Some have suggested that the limited number of chord sequences available in pop music could make songwriting a potential minefield, especially when cases of plagiarism have been reported on musical phrases from a mere handful of notes.

Pop plagiarism is easy to spot, says rock veteran Wilko Johnson. /Paul Crowther

Pop plagiarism is easy to spot, says rock veteran Wilko Johnson. /Paul Crowther

English rock legend Wilko Johnson has been writing songs for almost half a century. The original songwriter of Dr. Feelgood, Johnson enjoyed late-career success when his 2014 collaborative album with Roger Daltrey, ‘Go home’became the second best-selling British album that year.

Johnson told CGTN Europe that blatant plagiarism in pop music is easy to spot.

“We can all tell if something is plagiarized because pop music itself is so simple. A hit pop single can be based on one phrase, and if a record is successful, other people will try to repeat that and do something similar, but sometimes they might get too close to the original.Of course, if you plagiarize a well-known song, people will notice and publishers will take action.

The singer, who overcame a diagnosis of terminal pancreatic cancer ten years ago after undergoing pioneering surgery, continues to tour at the age of 74. He insists he never crossed the line in his own compositions. “A lot of times you write songs and there’s a song that you particularly like, it has a special magic for you. So you can try to write something that does that. I certainly did, I think, but not to the point of copying a melody or a lyric.”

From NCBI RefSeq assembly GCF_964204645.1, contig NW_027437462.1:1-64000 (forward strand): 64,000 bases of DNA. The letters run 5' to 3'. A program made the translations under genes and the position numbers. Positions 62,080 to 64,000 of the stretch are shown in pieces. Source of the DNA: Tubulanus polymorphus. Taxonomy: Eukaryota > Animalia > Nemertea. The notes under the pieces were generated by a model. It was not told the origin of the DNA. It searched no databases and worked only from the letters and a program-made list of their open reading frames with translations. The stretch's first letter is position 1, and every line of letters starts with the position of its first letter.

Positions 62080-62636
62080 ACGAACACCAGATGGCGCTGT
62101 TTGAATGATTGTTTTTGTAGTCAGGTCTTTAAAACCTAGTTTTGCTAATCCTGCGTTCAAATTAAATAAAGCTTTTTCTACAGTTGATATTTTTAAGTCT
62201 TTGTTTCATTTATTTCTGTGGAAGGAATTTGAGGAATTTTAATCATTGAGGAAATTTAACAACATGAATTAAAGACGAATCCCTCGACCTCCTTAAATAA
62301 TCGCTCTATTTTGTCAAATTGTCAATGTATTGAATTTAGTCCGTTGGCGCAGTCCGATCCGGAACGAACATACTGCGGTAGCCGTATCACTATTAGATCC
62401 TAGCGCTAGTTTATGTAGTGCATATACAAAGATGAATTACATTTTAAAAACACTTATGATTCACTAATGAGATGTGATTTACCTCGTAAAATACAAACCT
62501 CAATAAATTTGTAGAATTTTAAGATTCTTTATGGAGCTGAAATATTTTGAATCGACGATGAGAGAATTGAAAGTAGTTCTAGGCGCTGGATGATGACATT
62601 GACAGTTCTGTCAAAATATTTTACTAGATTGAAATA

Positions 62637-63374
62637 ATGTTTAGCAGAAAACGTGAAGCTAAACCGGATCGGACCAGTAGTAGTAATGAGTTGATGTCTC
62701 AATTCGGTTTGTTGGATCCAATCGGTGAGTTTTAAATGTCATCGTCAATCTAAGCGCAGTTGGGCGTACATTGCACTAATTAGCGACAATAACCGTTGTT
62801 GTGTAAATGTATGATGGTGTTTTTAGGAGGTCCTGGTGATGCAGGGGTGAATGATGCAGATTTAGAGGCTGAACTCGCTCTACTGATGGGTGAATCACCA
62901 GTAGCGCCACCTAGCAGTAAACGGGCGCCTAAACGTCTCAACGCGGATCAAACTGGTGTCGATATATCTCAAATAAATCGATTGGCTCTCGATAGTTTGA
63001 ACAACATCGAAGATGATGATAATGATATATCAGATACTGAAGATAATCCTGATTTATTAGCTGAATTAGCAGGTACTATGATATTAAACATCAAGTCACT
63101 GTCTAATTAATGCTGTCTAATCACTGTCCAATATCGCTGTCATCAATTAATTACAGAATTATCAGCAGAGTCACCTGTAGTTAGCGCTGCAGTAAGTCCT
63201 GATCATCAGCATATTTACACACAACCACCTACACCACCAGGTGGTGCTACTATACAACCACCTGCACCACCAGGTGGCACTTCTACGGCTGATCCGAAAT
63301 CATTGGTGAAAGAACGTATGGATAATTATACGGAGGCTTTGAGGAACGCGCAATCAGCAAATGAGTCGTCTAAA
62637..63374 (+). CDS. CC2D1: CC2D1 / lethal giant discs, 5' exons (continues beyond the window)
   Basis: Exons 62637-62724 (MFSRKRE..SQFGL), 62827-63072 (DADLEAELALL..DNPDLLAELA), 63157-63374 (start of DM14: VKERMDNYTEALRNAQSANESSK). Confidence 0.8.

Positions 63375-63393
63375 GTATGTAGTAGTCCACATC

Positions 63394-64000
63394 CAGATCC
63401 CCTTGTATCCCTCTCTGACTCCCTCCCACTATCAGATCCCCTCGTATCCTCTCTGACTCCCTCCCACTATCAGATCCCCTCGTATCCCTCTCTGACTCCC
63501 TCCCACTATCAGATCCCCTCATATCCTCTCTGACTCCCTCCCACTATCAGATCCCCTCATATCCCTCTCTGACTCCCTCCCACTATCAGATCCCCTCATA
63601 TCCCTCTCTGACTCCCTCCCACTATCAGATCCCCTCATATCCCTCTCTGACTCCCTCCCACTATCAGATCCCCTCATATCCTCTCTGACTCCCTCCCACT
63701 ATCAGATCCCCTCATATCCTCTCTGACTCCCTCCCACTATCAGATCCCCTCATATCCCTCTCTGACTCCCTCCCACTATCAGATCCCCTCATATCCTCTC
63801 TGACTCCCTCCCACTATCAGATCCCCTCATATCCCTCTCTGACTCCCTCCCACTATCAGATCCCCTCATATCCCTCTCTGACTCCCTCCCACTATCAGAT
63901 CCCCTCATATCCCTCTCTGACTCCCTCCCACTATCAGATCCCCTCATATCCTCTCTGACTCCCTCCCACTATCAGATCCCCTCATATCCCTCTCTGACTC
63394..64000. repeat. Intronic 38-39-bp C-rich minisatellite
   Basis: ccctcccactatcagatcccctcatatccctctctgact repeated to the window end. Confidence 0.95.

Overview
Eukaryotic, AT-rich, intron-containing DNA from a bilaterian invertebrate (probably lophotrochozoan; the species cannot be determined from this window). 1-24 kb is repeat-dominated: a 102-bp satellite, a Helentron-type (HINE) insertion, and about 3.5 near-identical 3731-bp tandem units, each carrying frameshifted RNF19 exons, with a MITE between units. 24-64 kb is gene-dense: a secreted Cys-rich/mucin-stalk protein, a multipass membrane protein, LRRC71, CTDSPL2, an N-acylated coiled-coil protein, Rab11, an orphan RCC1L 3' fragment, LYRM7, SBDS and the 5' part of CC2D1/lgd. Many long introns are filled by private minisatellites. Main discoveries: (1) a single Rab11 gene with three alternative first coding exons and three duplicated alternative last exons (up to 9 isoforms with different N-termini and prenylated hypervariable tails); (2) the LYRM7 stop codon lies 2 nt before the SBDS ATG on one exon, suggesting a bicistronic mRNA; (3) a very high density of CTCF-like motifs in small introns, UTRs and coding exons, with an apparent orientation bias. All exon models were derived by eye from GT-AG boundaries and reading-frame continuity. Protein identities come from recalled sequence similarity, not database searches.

Johnson was occasionally plagiarized from his own work but never resorted to legal action. “Many years ago another band released a live album containing a song that was a note-for-note elevator, including the harmonica solo, from Dr Feelgood’s ’20 meters behind.’ It was a little sickening because most of the rest of the record were cover versions, all appropriately accredited. In the end, I told the editors and the band agreed not to do it again.”

Dahl worries that the music industry, especially in the United States, is becoming increasingly litigious. “I think some of these cases are absolute rubbish, totally frivolous. In some cases, the artist bringing the case is doing it to gain exposure. ‘simply act of a cash grab, where the party bringing it claims that because it’s painful to take it to court, maybe the accused artist could just settle.’